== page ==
How to implement your subscription model

It’s easy to say subscription models are ideal. While they bring big benefits to agencies and creative professionals, you do need to onboard clients. Here’s our step-by-step process of setting up your subscription strategy.

1. Review current services and cash flow

    Before you do anything else you need to take stock of your processes and your cash flow. Documenting your services, work hours, income, expenses, and goals will help you determine how you can optimize your proposed packages and sell them more easily.

    Most likely you are creating custom quotes per project and establishing a payment schedule based on milestones. To shift to a subscription-based pricing plan, you need to pinpoint where you are creating the most value and carefully calculate how many hours each service takes.

    Some questions to ask yourself are:

    • Which services need regular maintenance?
    • What are your client’s pain points? Is there an additional service you can offer them?
    • How long does each service take?
    • Which services go well together?
    • What is your minimum income goal?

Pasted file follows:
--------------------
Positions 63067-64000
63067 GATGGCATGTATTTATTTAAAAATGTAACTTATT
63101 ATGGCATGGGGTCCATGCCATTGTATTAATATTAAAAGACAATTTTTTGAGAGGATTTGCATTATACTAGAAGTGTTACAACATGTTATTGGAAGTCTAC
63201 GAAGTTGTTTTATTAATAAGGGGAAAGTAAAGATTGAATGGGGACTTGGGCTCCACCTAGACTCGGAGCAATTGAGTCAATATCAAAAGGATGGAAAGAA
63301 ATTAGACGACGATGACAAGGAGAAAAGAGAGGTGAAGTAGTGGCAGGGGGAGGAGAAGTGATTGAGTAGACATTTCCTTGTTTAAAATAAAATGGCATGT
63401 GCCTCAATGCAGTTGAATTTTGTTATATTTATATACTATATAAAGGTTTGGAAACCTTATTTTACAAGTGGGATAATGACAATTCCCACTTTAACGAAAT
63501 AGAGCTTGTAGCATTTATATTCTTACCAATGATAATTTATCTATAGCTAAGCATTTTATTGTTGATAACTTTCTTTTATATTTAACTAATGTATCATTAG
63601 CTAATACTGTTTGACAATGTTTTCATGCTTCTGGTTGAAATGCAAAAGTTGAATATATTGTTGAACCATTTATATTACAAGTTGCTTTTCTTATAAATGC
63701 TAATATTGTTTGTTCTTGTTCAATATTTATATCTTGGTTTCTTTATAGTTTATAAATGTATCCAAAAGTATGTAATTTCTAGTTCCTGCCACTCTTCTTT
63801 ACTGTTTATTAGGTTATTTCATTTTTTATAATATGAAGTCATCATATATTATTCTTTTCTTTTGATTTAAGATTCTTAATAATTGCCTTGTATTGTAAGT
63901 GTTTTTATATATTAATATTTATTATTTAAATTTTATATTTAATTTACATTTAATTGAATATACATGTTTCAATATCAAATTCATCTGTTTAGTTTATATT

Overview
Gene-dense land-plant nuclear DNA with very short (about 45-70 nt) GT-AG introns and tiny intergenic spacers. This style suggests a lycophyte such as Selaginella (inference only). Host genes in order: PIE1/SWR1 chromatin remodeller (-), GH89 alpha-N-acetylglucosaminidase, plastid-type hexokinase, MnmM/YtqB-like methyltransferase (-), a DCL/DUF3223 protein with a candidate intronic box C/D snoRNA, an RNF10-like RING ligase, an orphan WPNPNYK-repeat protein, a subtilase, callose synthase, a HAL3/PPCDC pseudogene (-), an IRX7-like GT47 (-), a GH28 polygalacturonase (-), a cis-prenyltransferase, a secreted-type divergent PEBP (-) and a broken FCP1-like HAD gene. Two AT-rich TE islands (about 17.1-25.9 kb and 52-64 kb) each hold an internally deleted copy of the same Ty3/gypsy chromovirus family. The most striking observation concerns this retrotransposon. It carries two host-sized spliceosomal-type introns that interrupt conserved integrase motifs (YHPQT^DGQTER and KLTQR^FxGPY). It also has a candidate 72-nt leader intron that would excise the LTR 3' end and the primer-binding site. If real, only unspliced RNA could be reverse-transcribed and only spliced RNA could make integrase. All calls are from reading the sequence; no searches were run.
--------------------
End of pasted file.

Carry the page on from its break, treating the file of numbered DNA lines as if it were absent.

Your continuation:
• What expenses are essential and non-essential?
    • How many hours can you work a week, counting vacation and sick days?

    2. Plan your core subscriptions

    The next step is to create your subscription packages. Here you will begin adding services into a bundle that makes sense for your client’s needs. For example, if you run a UX design agency, you may want to create a bundle that includes regular site maintenance to ensure that a software update doesn’t alter the design. Or you may provide ongoing graphic design options for clients who have bought a branding identity or website redesign.

    This can also work in the reverse. If you get a subscription for regular graphic design work, you can provide discounts on your on-time projects just as a website redesign or branding kits.

    You may also choose to hire another contractor or part-time employee to provide services that would complement your normal offerings. If we continue with the design agency example, you could include social media services as part of a complete brand management package.

    Regardless of how you set up your core and additional services, you need to ensure that you’ve accurately estimated the value of your time and how you will be able to juggle multiple projects.

    3. Test your pricing